• Bollensen An den Teichen
  • Bomke Schulsteig
  • Bornsenhoher Weg
  • Dalldorf
  • Dreilingen Im Sande
  • Ebstorf Celler Straße
    • Find a Grave (3 listings)
      • Luise Emma Wisniewski Burchard (20 Sep 1909-29 Jun 2000)
      • Albert Georg Stephan (23 Sep 1903-4 Oct 1973)
      • Berta Erdmute Skilweit Stephan (2 Dec 1901-9 Aug 1985)
  • Eimke Waldweg
  • Emmendorf Uelzener Straße
  • Friedhof Bad Bevensen (Demminer Allee)
  • Friedhof Wellendorf
    • BillionGraves (38 unique listings)
      • Emmi Büsch Baumann (May 1910-Apr 1997)
      • Konrad Baumann (14 Jan 1906-4 Jun 2002)
      • Ema Clasen Bode (10 Jun 1912-19 May ????)
      • Günther Bode (23 Nov 1931-27 Sep 1949)
      • Hermann Bode (2 Oct 1912-27 Oct 1973)
      • Marianne Gröger Bode (3 Jul 1951-7 Apr 2000)
      • Christa Brust (29 Mar 1933-26 May 1990)
      • Alfred Buchfink (11 Jan 1930-7 Jan 1979)
      • Antonia Buchfink (6 Jun 1929-15 Feb 2005)
      • Alma Buhr Bunge (12 May 1894-23 Dec 1983)
      • Elisabeth Lehmker Bunge (21 Jun 1930-15 Sep 2015)
      • Hermann Bunge (12 Nov 1881-19 Aug ????)
      • Werner Bunge (30 Mar 1924-2 Apr 1985)
      • Edwin Dreger (1932-1998)
      • Hans Wilhelm Giffhorn (16 Feb 1933-14 Mar 1994)
      • Lina Schade Gramenz (28 Jul 1877-22 Nov 1966)
      • Gunther Heine (18 Apr 1934-24 Feb 2008)
      • Heinz Hildebrandt (24 Dec 1928-12 Dec 2000)
      • Ilse Schulz Hildebrandt (9 Mar 1927-29 Dec 2000)
      • Adolf Hinrichs (18 Nov 1928-25 Jul 2009)
      • Erna Ammoneit Kornack (17 Sep 1924-20 Apr 2013)
      • Max Kornack (4 Mar 1925-7 Apr 2001)
      • Elisa Mittendorf Kreutzmann (21 Oct 1928-11 Oct 2005)
      • Heinrich Kreutzmann (27 Feb 1927-26 Jun 2014)
      • Herbert Meyer (6 Jun 1925-1 Jan 1974)
      • August Mügge (26 May 1880-16 Mar 1969)
      • Franziska Fitzek Mügge (24 Aug 1897-14 Feb 1992)
      • Heinz Paulmann (27 Oct 1923-18 Mar 1992)
      • Richard Perau (1 May 1939-17 Dec 2012)
      • Magda Meyer Ritz (24 Oct 1908-8 Aug 1975)
      • Wilhelm Ritz (13 Feb 1902-7 May 1981)
      • Dioniesie Russu (28 Jul 1925-25 Sep 1991)
      • Helene Buchfink Russu (11 May 1925-16 Sep 2004)
      • Gerhard Schachtschneider (21 Nov 1903-1 Feb 1971)
      • Luise Ziebell Schachtschneider (26 Jul 1906-13 Mar 1995)
      • Erich Schulz (18 Sep 1911-21 Nov 1993)
      • Erich Schulz (14 Mar 1930-18 Feb 2018)
      • Kathe Gramenz Schulz (27 Jul 1917-13 Dec 2002)
  • Friedhof Wrestedt (located between Wrestedt and Stadensen)
    • Find a Grave (1 listing)
      • Regine Maria "Gina" Gadacz (10 Jan 1951-8 Aug 1997)
  • Gerdau Ebstorfer Straße
  • Groß Liedern Salzwedeler Straße
  • Groß Malchau Hauptstraße
  • Groß Thondorf Vorwecker Weg
    • Find a Grave (1 listing)
      • Gayle Marie Alden Burmester (13 Nov 1948 Polk Co, Wisconsin-3 Apr 2019 Harborg, Hamburg)
  • Hanstedt Velger Straße
  • Hanstedt II Am Lipp
  • Heuerstorf Am Osterberg
  • Himbergen Am Friedhof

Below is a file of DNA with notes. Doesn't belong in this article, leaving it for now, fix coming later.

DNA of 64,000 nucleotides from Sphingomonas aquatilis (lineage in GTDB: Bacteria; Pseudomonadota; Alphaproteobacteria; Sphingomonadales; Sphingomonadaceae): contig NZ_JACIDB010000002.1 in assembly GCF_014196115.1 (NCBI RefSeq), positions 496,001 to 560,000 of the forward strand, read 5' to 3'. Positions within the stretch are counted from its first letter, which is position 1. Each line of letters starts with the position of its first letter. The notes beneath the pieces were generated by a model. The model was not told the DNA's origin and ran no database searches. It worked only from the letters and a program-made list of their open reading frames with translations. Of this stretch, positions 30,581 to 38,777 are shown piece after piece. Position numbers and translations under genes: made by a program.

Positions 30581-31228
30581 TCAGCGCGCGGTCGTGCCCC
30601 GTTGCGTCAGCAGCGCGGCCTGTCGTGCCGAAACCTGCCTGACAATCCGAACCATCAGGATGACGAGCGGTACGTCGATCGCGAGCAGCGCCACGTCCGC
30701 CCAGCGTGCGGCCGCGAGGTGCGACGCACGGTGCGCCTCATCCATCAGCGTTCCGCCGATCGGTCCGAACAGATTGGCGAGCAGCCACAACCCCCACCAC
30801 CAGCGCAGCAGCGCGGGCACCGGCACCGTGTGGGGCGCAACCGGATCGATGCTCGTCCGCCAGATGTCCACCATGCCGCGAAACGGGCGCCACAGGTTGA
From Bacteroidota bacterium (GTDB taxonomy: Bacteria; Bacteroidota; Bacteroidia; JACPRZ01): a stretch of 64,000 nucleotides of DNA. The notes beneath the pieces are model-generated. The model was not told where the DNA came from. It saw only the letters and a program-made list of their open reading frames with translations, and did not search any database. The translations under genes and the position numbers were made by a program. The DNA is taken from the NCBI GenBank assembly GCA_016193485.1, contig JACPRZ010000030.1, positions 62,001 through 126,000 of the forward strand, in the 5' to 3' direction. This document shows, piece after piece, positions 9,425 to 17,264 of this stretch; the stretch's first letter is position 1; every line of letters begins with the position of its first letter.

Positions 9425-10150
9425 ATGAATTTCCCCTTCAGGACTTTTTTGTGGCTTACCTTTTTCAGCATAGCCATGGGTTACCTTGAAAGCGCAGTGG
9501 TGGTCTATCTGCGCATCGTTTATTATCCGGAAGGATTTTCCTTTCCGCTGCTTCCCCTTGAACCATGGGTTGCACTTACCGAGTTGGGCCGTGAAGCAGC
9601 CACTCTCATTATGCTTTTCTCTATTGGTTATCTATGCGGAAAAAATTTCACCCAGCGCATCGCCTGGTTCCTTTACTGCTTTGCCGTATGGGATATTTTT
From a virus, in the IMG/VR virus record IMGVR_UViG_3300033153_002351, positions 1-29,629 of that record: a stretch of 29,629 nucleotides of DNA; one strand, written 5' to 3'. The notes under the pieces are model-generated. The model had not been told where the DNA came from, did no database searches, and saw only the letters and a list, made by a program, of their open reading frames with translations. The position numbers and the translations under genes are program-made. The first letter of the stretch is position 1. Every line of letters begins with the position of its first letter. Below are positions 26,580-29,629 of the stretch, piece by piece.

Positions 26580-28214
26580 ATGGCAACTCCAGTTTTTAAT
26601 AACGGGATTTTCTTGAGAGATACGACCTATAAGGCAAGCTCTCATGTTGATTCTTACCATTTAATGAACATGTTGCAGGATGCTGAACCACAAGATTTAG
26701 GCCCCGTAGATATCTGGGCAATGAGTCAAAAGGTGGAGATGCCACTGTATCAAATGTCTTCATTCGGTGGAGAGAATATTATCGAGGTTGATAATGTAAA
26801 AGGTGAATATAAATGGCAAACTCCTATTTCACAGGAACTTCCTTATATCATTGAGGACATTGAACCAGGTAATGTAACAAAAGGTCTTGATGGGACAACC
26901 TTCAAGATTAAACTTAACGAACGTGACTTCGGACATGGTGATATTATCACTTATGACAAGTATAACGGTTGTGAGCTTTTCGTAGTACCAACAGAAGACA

• Holdenstedt Blumenstraße
  • Hösseringen Katerberg
  • Höver
  • Jelmstorf Bruchtorfer Straße
  • Kirchweyhe Bachstraße
  • Kloster St. Mauritius (Ebstorf)
    • Find A Grave (5 listings)
      • Lucia von Appel (1562-28 Dec 1624)
      • Magdalena von dem Werder (1503-30 Dec 1583)
      • Markward von Hildesheim (????-2 Feb 880) (Fifth bishop of Hildesheim and martyr)
      • Theoderish von Minden (????-2 Feb 880) (Third bishop of Minden and martyr)
      • Elisabeth von Spörcken (6 Dec 1560-1633)
  • Langenbrügge Schafwedeler Weg
  • Lehmke Siedebruch
  • Medingen Am Kampenweg
  • Molzen Molzener Schulstraße
  • Natendorfer Kirch Friedhof
    • Find a Grave (3 listings)
      • Catharine Marie Elise Mueller (25 Apr 1870-19 Feb 1875) (age 4)
      • Emma Wilhelmina Marie Margaret Mueller (12 Mar 1872-1 Apr 1873) (age 1)
      • Ernst Juergen Heinrich Mueller (13 May 1827-8 Mar 1874)
  • Natendorf Oldendorfer Straße
  • Nettelkamp Wierener Straße
  • Nienwohlde Am Hang
  • Oetzen Dörmter Straße
  • Oldenstadt Molzener Straße
  • Ostedt Könauer Straße
  • Rätzlingen Hanstedter Straße
  • Riestedt
  • Römstedt Niendorfer Weg
  • Rosche Bevensener Straße
  • Seedorf Zur Worth
  • Soltendieck Hauptstraße
  • Stöcken Bevensener Straße
  • Suderburg Holxer Straße
  • Suhlendorf Mühlenbergstraße
  • Süttorf Zum Windmühlenberg
  • Uelzen Ripdorfer Straße
  • Uelzen Von-Estorff-Straße
  • Ulzen (same as above?)
    • Find A Grave (estimated location) (3 listings)
      • Dorothee Marie Behrens Dreyer (26 Jan 1819-31 Dec 1846) (age 27)
      • Theresa R. Fisch Holzweiss (23 Aug 1884-2 Sep 1963)
      • Johannes Julius "Hans" Weigand (24 Dec 1904-1945) (shot and killed, World War II)
  • Varbitz Stummelberg
  • Waldfriedhof Medingen Am Kampenweg (Bad Bevensen)
  • Westerweyhe Am Waterbusch
  • Wichmannsburg Billungstraße
  • Wieren Raiffeisenstraße
  • Wrestedt Zum Breek (same as Friedhof Wrestedt?)
  • Wriedel Heinrichstraße

Resources

Characters for usage

Ää · Ëë · Ï ï · Öö · Üü · ß

Notes and references

  1. Only the states of Schleswig-Holstein and North Rhine Westfalia use the descriptor Kreis.
  2. Matthias Blazek: Das Löschwesen im Bereich des ehemaligen Fürstentums Lüneburg von den Anfängen bis 1900. Eigenverlag, Adelheidsdorf 2006, ISBN 978-3-00-019837-3, S. 142 ff.
  3. Ämter were administrative bodies like Samtgemeinde; in Schleswig-Holstein these administrative bodies are still called Amt (pl. Ämter).
  4. Find A Grave: Memorial #44646451